What’s the key to happiness? How can we become as happy as those who live in Nordic countries -“the happiest in the world” – according to the United Nations’ World Happiness Report 2013? One of the keys is not comparing ourselves to everyone else.
Improving people’s quality of life and their happiness is not easy. Happiness depends on many factors that are often beyond the reach of individuals (despite the many self-help books that promise otherwise). Quality of Life, a book edited by the IDB, evaluated many of the factors that make Latin Americans happy and found many expected results. Latin Americans care about the discipline, security, and physical appearance of the schools where their children study (though the schools’ educational quality appears not to have the expected effect); the flexibility, autonomy, respect, and opportunity for self-development that they experience at work (not so much their guarantees of stability and others benefits); as well as the safety of their neighborhoods and access to good public transport and public goods.
Money doesn’t buy happiness but it definitely helps, as higher income leads to greater life satisfaction. But, unfortunately, improvements in material well-being only matter in relation to those around us. In other words, it doesn’t matter as much how one’s own situation has improved as that it has improved in relation to others. This situation results in a “paradox of unhappy growth” for those who have improved their own situation without having improved it in comparison with others.
Social networks can be a vehicle for magnifying comparisons and reducing happiness. Recent studies confirm that the use of Facebook, despite – or thanks to – its great popularity, tends to have negative effects on the probability of its users feeling happy. Kross et al (2013) conducted an experimental design study in which they asked a group of individuals about their subjective well-being, how they felt at the moment and how satisfied they were with their lives. The study found that the individuals’ exposure to Facebook led to strongly negative changes in those variables. The more people used Facebook, the worse they felt. Verduyn et al (2015) again used an experimental design study and advanced further in determining the mechanism by which that loss of happiness occurs: jealousy.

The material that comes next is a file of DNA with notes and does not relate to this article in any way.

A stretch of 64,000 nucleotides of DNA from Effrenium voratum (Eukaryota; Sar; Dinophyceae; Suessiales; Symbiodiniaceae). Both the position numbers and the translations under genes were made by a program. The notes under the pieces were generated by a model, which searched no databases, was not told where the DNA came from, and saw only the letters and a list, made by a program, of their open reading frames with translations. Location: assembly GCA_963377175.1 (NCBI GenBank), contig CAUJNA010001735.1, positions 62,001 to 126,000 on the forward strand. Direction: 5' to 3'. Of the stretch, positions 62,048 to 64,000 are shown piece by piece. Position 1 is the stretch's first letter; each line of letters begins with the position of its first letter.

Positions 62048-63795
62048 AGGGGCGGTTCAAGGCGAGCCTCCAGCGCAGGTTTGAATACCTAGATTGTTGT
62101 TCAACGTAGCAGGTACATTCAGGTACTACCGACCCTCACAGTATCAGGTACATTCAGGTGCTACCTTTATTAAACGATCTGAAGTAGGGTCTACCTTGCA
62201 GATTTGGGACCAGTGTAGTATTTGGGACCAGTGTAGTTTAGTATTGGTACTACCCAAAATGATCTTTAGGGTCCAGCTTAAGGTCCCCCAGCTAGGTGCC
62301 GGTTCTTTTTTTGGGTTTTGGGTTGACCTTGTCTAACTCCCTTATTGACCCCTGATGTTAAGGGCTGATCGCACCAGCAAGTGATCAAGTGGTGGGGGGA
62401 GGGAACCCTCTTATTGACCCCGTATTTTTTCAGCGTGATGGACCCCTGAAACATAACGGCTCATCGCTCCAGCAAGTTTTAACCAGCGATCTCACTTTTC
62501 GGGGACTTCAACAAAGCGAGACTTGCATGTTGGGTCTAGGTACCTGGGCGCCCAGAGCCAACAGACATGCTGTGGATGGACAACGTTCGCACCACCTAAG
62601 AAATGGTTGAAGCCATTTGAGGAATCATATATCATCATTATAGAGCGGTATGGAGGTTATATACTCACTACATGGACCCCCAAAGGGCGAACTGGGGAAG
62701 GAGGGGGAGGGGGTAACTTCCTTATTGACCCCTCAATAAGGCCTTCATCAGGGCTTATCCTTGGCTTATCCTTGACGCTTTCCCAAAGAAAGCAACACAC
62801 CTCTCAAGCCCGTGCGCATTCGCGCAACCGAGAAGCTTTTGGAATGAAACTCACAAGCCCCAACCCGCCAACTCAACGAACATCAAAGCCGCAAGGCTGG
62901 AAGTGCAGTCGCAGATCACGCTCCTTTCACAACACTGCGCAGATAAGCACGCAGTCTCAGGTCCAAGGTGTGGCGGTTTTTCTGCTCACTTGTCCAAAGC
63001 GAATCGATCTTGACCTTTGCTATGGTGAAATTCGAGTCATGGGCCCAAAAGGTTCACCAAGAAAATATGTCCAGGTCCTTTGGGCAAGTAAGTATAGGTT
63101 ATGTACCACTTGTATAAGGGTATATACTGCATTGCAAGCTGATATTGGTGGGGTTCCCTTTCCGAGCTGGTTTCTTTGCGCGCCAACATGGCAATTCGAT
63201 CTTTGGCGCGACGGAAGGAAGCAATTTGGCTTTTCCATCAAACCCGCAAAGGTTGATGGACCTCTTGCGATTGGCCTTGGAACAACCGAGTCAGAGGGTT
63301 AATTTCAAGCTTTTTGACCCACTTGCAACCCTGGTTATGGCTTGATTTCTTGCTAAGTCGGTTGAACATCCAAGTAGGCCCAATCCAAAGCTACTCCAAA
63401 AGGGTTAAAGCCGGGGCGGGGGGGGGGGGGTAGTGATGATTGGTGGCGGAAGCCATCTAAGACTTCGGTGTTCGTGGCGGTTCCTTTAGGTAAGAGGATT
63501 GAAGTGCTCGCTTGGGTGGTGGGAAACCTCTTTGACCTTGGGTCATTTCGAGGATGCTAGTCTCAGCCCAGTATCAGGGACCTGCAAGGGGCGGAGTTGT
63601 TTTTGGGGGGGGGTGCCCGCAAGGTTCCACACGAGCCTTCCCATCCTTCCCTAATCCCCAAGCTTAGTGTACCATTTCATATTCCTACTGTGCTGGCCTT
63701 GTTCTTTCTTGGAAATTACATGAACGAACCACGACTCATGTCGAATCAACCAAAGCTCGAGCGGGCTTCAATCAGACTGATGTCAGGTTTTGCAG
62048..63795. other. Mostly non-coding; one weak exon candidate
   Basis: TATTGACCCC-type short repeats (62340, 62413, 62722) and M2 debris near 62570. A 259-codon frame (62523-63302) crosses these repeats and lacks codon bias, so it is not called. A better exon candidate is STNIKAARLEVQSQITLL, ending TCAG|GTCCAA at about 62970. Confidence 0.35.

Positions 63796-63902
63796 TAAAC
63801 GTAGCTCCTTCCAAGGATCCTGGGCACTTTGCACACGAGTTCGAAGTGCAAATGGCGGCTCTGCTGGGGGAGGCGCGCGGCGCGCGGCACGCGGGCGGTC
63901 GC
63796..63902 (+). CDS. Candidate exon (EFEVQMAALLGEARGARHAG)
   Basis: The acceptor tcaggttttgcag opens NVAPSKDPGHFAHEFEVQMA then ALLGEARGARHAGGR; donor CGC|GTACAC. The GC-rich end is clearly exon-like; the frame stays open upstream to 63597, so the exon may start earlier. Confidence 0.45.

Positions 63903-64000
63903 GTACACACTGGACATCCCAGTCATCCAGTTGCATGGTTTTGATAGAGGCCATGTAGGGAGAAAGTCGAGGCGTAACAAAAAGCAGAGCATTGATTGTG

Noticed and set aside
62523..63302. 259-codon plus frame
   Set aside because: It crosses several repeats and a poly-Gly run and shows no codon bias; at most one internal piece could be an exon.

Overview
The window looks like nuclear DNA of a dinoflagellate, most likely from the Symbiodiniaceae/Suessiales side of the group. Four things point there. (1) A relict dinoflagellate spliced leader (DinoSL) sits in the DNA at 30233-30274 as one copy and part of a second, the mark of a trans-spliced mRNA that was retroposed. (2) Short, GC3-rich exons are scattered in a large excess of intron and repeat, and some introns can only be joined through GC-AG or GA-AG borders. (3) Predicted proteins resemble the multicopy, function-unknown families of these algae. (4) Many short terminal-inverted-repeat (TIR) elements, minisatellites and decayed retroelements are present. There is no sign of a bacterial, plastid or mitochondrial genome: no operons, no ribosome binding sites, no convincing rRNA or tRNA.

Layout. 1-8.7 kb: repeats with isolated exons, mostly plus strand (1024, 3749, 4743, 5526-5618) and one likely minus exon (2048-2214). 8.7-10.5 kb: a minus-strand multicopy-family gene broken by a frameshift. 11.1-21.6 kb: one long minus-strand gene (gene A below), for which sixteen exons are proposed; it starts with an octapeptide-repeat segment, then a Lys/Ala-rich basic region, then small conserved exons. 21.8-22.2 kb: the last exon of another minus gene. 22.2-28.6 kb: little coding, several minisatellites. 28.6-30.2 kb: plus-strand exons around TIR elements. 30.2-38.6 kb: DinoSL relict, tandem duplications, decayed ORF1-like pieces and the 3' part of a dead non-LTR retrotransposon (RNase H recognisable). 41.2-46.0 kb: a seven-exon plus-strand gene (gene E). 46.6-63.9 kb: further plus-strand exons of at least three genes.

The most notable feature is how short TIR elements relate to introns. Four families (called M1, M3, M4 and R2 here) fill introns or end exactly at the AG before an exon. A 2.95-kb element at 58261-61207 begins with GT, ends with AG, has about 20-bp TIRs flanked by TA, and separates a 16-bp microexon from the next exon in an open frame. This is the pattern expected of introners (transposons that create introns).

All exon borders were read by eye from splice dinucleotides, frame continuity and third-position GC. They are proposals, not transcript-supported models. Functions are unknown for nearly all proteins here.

Why is Facebook so relevant? Facebook makes it easier for people to systematically compare their economic and personal situation with that of their peers. Being a constant witness to images depicting others’ personal and professional triumphs, trips, sporting achievements, and even the skill of their pets, doesn’t seem to boost self-esteem much.
In the Latin American context, what is this social network’s impact? According to the Pew Research Center, Internet users in developing countries have embraced socialization as their preferred type of digital activity. More than 80 percent of Latin Americans use the Internet to participate in social networks. Many of them –though to a lesser degree— also use cyberspace to gather information on politics, health care, and to a lesser extent, government services. Less common is the use of the medium for commercial and professional activities, like the search for work, making and receiving payments, purchasing goods and taking classes on line.
Additionally, taking into account the Internet’s exponential growth, Facebook projects that by 2016 it will have 256.3 million users in Latin America. In a region with enormous problems of inequality, Facebook makes these inequalities even more palpable, a reality to which the users of cyberspace are hardly indifferent.
What is the solution? One possibility, to which many economists subscribe, is that if we are concerned with Facebook’s effect on happiness and want to have fewer jealous people we should impose a tax on it (see Marginal Revolution). It is something that many governments in the region with limited access to financing might welcome. Of course, Facebook, like other social networks, also provides many benefits, principally in the spreading and democratization of information. Another solution, to which behavioral economists subscribe, is forcing Facebook to put a warning –similar to what one finds on cigarette packages or alcoholic products — highlighting contraindications: “the continuous use of Facebook can result in a loss of happiness.”
Beyond the measures taken for us, the key to happiness appears to lie in two fundamental factors. On one hand, understanding that in using Facebook one is but a spectator of an edited reality containing a summary of the best moments in the life of others. On the other hand, limiting its use to a few moments a day.
Perhaps, in the final analysis, what some self-help books say is not so mistaken: valuing what you have instead of comparing it to what others have can take you far. Otherwise, in this digital era, it would seem that the key to being “truly happy” in Latin America depends on who we are friends with on Facebook.
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